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FILM REVIEWHH1 2

‘O’ Flawed yet Intermittently Moving

A Good Effort for a Teen Flick, and A Decent Shakesperian Recreation, but ‘Romeo & Juliet’ It’s Not

By Joyce W. Lee

Directed by Tim Blake Nelson

Written by William Shakespeare and Brad Kaaya

Starring Mekhi Phifer, Josh Hartnett, Julia Stiles

Rated R

Before you dismiss O as the latest must-miss addition to the gamut of modern, teen-oriented adaptations of Shakespearean plays, credit should be given for what O attempts to accomplish. O is not made of the same stuff as Clueless. This updated tragedy’s release was delayed for a year and a half in light of the Columbine tragedy. However, a cast of teen heartthrobs and an equally bubbly tagline (“Everything comes full circle...”) seriously jeopardize the success of such a serious piece.

Complex undercurrents twist Shakespeare’s Othello into fascinating dimensions: Iago’s masterminding of a situation, the details which make his scheme possible, and Othello’s dual status as privileged general and racial outsider. The way in which any director chooses to portray these facets essentially determines whether the production is a tragedy or a travesty.

This translation of Othello into the language of teenagers forced director Tim Blake Nelson into the precarious position of “dumbing down” Shakespeare or losing some of his more mature audience. His film emerges as an flawed narrative that, at best, flows, and at worst, is downright absurd.

Odin (Mekhi Phifer) is a black student recruited by a posh academy to lead the Palmetto Grove Hawks to a national basketball championship. Though he is worshiped by all, from his teammates to the dean’s daughter, Desi (Julia Stiles), his presence amidst his cookie-cutter classmates creates a palpable tension. After being overlooked by Odin during an MVP speech, teammate Hugo (Josh Hartnett) embarks on a quest to ignite more tension. Tragedy ensues.

Nelson takes an unexpected directorial approach in characterizing the basketball coach, Coach Goulding (Martin Sheen), as Hugo’s absent father who publicly claims to love Odin as his son. Hugo’s malevolence springs from a jealousy rooted in a pseudo-sibling rivalry. Though this makes Hugo’s motives and actions more understandable and the audience more sympathetic, the original text was shrunk down to fit a particular mold with certain ramifications. Iago’s power and mystique stems from the inability to “read” or “figure” him out; the obvious motive sacrifices part of the essential substance of the play.

Furthering this unnecessary unmasking of Iago are the beginning and end of the film. Voice-overs by Hugo compare his own life to hawks and doves, providing an overly sentimental guide to Hugo’s motivation -- similar to the angst-ridden prating of a teenager’s diary. While this portrayal of Iago makes him more palatable to the general audience, again this becomes an incomplete interpretation of the Bard’s text. An ironic, almost funny fault of the film occurs near its end (Shakespearean purists take note): though Iago and Hugo both profess the infamous vow of silence at the end of the tragedy, Hugo speaks again, seconds later, in his concluding voice-over.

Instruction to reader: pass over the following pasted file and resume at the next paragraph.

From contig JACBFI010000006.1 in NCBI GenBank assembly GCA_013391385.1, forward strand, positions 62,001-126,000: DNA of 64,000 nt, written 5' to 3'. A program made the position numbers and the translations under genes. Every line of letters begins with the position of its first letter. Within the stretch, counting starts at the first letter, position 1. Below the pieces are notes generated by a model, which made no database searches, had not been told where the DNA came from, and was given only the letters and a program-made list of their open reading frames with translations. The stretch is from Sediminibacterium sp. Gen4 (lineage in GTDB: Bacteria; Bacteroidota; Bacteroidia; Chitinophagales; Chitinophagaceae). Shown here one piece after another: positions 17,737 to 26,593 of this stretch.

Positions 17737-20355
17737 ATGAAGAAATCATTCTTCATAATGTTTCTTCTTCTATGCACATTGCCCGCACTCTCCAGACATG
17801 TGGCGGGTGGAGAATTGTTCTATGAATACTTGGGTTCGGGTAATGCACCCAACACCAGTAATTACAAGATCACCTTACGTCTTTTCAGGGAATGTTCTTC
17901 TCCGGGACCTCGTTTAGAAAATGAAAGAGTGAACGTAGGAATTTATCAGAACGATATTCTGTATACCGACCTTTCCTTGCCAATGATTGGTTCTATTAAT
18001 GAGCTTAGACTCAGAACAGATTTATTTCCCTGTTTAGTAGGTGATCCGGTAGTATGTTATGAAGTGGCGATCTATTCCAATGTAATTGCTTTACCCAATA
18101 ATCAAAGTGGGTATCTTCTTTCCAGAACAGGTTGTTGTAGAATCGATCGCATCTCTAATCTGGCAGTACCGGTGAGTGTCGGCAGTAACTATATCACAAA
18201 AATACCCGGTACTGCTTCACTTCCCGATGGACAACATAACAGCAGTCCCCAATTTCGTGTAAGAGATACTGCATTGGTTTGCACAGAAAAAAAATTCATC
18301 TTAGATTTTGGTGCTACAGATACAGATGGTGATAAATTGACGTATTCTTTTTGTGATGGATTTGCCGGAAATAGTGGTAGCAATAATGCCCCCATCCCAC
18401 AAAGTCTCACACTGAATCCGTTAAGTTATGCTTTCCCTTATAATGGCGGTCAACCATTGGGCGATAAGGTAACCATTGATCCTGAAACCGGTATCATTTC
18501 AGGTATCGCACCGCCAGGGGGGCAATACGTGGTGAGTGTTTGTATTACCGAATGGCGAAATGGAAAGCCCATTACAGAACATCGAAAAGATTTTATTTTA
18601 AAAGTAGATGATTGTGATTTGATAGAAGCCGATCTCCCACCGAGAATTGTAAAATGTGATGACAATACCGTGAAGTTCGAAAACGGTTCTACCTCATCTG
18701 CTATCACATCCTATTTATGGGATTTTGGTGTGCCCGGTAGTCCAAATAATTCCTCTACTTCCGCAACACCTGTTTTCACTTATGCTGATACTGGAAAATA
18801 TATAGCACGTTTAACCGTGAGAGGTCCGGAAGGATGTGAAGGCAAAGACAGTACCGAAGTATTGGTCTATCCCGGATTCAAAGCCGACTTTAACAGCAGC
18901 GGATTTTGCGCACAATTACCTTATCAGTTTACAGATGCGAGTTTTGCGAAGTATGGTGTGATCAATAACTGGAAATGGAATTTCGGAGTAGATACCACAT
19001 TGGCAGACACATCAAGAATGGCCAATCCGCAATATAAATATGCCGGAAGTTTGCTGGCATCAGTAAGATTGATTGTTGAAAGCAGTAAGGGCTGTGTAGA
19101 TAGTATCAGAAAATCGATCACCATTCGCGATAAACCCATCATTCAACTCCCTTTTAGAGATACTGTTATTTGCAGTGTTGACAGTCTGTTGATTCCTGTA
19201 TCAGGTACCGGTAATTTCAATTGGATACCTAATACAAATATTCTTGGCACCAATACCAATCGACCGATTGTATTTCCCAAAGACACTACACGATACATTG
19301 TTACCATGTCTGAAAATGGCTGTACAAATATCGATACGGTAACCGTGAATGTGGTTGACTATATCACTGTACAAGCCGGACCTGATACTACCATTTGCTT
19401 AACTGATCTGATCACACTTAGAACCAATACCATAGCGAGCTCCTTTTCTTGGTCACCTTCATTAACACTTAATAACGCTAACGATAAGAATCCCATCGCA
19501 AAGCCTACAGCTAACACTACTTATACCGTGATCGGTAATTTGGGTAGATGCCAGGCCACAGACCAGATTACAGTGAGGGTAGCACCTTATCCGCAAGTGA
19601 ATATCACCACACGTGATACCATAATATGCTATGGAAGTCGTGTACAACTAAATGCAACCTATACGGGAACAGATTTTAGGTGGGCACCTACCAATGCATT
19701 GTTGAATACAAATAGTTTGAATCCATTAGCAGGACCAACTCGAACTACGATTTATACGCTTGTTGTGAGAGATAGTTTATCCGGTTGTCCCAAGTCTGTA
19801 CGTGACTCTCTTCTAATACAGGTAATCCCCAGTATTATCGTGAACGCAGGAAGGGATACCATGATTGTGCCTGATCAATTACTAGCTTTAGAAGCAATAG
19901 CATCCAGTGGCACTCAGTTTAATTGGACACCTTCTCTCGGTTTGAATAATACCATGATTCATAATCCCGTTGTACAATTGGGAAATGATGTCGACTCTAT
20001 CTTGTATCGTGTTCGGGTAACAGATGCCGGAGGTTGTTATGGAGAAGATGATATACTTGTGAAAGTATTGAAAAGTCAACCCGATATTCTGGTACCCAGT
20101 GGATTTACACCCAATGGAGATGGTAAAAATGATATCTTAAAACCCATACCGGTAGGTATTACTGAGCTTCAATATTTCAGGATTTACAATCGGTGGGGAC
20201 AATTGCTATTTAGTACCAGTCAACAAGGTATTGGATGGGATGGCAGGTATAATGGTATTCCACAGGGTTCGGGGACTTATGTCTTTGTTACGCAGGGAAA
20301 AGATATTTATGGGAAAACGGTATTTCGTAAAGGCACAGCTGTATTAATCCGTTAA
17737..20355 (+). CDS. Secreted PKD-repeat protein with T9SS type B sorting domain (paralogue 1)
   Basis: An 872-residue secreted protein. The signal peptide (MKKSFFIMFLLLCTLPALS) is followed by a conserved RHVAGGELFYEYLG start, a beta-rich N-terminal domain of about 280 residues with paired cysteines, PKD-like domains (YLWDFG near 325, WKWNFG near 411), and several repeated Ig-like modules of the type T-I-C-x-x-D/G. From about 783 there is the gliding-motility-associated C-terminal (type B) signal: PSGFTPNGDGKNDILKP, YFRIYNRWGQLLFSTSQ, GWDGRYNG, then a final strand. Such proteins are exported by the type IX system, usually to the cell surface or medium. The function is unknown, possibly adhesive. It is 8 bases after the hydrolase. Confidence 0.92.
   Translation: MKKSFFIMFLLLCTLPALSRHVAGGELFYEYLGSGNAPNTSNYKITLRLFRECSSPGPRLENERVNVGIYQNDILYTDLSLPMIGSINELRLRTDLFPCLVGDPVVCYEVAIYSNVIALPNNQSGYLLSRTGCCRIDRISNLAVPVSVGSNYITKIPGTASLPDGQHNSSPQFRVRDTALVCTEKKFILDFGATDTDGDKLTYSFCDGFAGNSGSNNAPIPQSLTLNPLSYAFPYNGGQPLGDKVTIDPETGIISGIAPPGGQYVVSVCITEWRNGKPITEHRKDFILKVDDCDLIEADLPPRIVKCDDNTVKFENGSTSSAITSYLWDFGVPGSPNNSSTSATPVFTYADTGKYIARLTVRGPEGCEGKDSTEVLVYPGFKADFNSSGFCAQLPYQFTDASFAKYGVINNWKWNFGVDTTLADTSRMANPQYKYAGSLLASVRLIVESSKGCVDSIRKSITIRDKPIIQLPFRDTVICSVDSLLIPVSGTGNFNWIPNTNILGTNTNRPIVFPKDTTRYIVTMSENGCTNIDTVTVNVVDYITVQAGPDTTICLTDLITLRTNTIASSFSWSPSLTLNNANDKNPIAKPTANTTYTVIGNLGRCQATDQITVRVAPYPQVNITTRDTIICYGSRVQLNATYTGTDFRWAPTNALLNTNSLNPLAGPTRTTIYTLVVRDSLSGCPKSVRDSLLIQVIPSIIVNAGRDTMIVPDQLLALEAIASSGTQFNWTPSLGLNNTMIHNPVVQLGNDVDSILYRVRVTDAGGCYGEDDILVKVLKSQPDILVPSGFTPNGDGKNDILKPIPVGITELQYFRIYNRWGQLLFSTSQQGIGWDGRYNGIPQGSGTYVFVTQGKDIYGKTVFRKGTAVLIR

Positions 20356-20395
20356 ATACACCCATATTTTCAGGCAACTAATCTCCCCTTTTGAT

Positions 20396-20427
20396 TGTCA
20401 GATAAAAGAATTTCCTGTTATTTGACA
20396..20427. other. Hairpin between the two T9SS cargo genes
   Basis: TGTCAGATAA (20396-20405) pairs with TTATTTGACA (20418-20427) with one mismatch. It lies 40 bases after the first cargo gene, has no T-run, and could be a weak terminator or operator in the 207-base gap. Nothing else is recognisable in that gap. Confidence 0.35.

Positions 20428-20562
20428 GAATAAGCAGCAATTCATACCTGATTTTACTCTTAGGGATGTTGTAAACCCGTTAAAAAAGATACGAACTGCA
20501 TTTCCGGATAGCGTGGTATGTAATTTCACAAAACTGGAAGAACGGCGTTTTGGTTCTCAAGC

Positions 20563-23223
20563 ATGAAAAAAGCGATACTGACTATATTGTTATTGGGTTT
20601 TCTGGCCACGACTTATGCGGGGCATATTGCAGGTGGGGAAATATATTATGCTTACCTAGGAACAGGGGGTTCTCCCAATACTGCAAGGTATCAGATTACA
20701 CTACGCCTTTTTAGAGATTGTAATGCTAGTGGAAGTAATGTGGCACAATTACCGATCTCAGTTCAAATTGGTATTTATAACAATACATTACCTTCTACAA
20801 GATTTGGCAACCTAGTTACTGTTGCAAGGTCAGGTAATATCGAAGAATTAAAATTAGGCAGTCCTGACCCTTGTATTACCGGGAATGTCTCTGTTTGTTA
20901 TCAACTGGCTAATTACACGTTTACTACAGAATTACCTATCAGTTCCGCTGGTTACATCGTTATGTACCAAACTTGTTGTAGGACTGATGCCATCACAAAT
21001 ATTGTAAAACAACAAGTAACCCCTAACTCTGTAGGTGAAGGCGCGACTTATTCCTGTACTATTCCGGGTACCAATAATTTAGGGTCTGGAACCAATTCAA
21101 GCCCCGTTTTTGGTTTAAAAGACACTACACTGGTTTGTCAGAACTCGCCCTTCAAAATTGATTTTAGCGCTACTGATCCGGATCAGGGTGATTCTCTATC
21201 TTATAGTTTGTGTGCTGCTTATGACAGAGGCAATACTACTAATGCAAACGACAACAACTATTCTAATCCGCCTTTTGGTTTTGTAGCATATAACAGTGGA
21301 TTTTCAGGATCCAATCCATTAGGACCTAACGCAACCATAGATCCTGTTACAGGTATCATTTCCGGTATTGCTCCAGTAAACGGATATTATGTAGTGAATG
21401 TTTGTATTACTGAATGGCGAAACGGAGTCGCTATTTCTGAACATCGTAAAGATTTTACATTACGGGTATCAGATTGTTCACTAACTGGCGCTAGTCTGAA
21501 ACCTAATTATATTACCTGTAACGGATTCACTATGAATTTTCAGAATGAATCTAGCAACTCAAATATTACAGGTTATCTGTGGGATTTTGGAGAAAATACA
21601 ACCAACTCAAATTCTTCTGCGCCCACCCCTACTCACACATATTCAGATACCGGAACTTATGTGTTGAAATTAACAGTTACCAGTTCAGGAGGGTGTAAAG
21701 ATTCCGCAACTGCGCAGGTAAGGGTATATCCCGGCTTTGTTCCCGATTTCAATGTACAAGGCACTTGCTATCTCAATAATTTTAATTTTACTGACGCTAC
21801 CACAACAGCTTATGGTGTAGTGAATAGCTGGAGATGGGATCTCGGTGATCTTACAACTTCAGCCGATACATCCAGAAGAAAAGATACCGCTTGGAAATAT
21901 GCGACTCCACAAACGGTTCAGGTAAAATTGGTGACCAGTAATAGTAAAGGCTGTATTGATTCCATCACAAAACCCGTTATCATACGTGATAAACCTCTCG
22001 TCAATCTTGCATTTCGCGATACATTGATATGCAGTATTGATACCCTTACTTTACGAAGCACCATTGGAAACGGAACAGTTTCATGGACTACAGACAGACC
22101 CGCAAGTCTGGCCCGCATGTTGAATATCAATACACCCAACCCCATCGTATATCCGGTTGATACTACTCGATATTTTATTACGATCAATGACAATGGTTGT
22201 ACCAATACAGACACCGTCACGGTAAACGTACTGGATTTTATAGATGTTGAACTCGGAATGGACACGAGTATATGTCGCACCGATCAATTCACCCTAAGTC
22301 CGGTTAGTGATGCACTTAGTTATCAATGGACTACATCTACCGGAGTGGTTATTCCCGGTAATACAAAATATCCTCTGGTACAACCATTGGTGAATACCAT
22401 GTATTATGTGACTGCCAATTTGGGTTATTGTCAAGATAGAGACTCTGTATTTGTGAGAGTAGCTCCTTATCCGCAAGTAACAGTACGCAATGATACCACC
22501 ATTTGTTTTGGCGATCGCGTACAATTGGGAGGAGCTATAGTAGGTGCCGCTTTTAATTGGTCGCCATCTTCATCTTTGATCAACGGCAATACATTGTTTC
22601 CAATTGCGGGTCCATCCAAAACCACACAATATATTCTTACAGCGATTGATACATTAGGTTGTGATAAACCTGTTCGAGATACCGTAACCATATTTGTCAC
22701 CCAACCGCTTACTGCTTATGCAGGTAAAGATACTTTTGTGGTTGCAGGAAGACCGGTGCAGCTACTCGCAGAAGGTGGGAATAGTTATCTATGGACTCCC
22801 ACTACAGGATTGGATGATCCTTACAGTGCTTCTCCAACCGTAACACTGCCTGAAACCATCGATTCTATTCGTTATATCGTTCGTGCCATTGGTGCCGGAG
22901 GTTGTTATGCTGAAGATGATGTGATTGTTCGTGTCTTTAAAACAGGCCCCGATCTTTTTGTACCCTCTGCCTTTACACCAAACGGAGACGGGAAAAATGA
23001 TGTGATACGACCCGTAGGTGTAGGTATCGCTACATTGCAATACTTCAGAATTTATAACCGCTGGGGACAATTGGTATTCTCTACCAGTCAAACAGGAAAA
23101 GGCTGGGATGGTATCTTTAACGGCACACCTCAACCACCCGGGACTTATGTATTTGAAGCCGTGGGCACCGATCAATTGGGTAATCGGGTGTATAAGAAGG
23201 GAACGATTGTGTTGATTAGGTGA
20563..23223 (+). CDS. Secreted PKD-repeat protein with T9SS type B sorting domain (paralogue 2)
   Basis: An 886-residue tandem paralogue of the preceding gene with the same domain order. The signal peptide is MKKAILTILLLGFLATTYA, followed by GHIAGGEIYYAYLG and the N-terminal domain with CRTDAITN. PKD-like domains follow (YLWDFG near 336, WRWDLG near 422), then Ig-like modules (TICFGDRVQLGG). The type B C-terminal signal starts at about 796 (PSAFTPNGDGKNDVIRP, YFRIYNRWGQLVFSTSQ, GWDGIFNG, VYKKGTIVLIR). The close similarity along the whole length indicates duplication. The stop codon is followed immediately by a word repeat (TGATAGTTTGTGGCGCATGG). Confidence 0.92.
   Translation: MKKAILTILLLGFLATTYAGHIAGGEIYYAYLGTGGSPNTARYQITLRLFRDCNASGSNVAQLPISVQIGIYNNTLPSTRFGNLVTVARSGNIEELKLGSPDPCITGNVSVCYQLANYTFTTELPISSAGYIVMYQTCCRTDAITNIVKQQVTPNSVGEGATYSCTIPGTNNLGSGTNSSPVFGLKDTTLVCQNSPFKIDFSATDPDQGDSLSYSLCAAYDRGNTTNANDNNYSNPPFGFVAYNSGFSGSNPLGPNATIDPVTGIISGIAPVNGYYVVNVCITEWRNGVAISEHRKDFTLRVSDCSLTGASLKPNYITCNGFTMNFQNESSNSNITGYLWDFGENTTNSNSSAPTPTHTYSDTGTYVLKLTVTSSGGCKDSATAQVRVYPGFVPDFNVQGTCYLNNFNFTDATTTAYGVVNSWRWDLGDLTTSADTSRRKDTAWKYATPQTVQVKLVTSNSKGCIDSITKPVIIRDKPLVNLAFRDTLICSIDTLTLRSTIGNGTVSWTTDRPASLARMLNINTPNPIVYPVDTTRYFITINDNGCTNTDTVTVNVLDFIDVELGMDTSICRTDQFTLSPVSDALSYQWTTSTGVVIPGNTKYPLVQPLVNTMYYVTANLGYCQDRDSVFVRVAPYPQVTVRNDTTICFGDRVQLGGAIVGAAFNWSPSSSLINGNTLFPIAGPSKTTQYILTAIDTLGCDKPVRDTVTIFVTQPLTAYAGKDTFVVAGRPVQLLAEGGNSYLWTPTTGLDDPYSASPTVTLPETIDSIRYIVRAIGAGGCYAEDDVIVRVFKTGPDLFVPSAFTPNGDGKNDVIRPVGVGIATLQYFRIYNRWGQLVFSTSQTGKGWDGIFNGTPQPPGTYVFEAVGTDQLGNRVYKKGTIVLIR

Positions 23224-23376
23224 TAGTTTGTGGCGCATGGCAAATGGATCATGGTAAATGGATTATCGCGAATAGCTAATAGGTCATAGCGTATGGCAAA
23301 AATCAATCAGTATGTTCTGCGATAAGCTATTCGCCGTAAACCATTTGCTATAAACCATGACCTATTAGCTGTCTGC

Some of Nelson’s interpretations work quite well, and his attention to key portions of the text provide intriguing moments in the film. Desdemona (Desi, in this case) falls in love with Othello through his stories of wondrous lands; Odin cleverly twists a tale around a scar that Desi finds on his back. The substitution of idolized basketball point guard for celebrated general surprisingly succeeds -- the rapid aerial shots and tracking relay the intensity of the game and the downward spiral of passions. Alas, the scarf that betrays Desi and Desdemona becomes an unbelievable bit of yarn, especially one silly scene as Em (Emilia in Othello, Rain Phoenix) eyes it and wrestles with her conscience.

What saves O as both Shakespearean interpretation and free-standing movie (if that’s possible) are the earnest attempts of the film. Perhaps its greatest success lies in the pressing topical possibility of Shakespeare’s text, especially in connection to the recent school shootings. The writing, though capable of producing cringes at key moments, also succeeds in relaying some of the spark of the original text. However, O does come perilously close to becoming a soundtrack-driven film -- the downfall of many a teen flick. The overall acting remains passable throughout; Josh Hartnett exudes a sort of wounded bunny look which works for his purpose. Mekhi Phifer turns in a convincing, mostly moving portrayal of the deceived, doomed hero. For what it wrestles with, O is a valiant effort which though flawed, works well enough. It’s a decent rental if you’re in a serious mood.